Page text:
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Terrorism & Security

Kashmir curfew lifted by India, but separatists call for strike

Indian authorities have lifted the Kashmir curfew imposed in the past few days after weeks of protests by separatists led to at least 15 deaths in clashes between protesters and government forces.

By Correspondent / July 11, 2010

Indian policemen rest in a park after a Kashmir curfew is lifted, Sunday. Indian authorities lifted a six-day curfew on Sunday across Muslim-majority Kashmir valley after an uneasy calm returned to the disputed region rocked by weeks of separatists violence, police said.

Fayaz Kabli/Reuters

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Authorities Sunday lifted the Kashmir curfew imposed after weeks of protests by separatists and bouts of violence that led to Indian troops being deployed to control the crowds.

But many areas remained quiet as a coalition of separatist parties called for a strike to protest Indian rule of the state, known officially as Jammu and Kashmir. Tensions have soared as at least 15 people have died in protests and clashes with police over the last month; residents blame the deaths on police and paramilitary forces.

Protests against Indian rule of the Muslim-majority region in the late 1980s led to a conflict that killed tens of thousands of people. Separatists have called for independence from India or a merger with Pakistan.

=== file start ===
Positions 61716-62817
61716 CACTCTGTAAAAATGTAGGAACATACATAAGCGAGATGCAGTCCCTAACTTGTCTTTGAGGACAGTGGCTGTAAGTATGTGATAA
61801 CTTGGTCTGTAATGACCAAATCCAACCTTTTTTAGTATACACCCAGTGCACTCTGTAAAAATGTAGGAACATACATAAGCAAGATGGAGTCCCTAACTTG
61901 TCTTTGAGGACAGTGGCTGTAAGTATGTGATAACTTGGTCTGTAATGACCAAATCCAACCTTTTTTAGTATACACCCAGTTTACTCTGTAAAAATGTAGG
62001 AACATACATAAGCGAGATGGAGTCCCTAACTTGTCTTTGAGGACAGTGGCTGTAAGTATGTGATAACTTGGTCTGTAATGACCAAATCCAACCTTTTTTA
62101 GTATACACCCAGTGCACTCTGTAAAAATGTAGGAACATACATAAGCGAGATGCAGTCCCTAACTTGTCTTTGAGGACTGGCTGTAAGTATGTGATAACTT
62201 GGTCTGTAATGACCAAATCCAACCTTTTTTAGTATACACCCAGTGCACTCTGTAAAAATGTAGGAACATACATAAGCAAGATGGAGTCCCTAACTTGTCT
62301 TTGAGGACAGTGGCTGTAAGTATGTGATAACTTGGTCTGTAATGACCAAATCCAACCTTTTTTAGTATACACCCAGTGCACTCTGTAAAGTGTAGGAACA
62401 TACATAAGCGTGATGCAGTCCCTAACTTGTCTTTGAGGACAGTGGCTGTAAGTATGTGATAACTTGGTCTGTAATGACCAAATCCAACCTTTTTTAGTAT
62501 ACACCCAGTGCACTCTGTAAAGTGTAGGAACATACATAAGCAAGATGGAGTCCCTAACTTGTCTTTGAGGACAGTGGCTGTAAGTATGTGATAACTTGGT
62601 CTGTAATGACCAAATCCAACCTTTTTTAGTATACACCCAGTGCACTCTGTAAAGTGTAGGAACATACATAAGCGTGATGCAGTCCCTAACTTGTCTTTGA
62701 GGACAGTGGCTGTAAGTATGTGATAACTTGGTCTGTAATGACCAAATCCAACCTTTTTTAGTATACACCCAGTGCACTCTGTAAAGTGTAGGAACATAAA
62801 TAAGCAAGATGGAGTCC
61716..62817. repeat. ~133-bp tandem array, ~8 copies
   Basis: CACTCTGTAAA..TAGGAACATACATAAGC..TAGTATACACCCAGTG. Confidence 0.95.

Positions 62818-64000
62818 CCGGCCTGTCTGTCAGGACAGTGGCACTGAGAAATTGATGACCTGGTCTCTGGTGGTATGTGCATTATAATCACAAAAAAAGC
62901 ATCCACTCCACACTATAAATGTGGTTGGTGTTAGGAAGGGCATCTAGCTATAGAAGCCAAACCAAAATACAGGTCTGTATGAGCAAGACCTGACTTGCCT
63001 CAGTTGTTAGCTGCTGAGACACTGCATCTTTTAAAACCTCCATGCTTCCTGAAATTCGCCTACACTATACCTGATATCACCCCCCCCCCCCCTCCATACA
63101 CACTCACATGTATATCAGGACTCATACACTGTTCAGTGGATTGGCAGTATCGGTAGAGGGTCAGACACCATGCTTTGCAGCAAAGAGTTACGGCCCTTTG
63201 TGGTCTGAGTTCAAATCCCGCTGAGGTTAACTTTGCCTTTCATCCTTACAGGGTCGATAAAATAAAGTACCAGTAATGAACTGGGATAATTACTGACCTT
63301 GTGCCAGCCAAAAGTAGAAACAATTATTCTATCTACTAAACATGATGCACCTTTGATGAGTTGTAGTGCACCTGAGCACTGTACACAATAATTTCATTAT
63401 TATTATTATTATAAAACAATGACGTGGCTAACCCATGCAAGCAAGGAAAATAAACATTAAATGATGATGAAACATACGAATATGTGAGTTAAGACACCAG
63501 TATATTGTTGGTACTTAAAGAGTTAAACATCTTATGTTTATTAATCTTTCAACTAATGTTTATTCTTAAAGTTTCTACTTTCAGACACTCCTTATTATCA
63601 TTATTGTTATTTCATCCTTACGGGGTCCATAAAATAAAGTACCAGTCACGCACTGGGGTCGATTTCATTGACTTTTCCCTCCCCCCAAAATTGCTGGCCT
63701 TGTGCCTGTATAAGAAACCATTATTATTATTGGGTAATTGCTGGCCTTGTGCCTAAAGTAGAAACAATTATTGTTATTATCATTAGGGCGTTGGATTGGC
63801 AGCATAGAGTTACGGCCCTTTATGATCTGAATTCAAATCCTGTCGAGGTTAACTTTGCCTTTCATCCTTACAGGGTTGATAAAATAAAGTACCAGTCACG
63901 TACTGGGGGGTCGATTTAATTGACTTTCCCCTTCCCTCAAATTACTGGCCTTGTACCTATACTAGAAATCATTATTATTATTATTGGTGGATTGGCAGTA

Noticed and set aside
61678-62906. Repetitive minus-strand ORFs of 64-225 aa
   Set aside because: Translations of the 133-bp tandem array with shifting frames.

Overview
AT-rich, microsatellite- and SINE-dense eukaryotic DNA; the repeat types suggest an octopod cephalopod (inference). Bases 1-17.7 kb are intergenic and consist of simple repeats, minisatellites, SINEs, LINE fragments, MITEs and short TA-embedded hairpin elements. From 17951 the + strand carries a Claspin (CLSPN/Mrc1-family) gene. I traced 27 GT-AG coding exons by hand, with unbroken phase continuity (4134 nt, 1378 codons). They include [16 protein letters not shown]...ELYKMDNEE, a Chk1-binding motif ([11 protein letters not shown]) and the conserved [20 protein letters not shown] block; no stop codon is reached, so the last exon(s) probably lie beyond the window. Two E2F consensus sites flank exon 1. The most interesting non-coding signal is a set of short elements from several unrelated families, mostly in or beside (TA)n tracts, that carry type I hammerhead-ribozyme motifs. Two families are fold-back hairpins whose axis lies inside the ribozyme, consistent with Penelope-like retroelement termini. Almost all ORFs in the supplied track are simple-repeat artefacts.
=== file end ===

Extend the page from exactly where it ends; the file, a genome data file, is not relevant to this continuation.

The Times of India reports that though the curfew was lifted, bans on public assemblies remained in place in some districts and cities, including parts of the major city of Srinigar. Curfews have been imposed on and off during the past month. A curfew was imposed on Srinigar on Tuesday after at least three people were killed in one day of protests, as The Christian Science Monitor reported. It was lifted late Friday to allow a Muslim celebration, then reimposed Saturday after thousands thronged to the streets again in protest, as Agence France-Presse reported.

The Associated Press reports that in shops and businesses were closed in many parts of Kashmir in response to the call for a strike by the All Parties Hurriyat Conference, a separatist coalition.

Obstacles for the press

Newspapers again did not publish for the fourth straight day, according to the Times of India.

The BBC reported that owners of newspapers stopped publication to protest what they say is essentially a ban on local media covering the crisis. Police refused to issue curfew passes to journalists, making it impossible for them to complete their work, they said.

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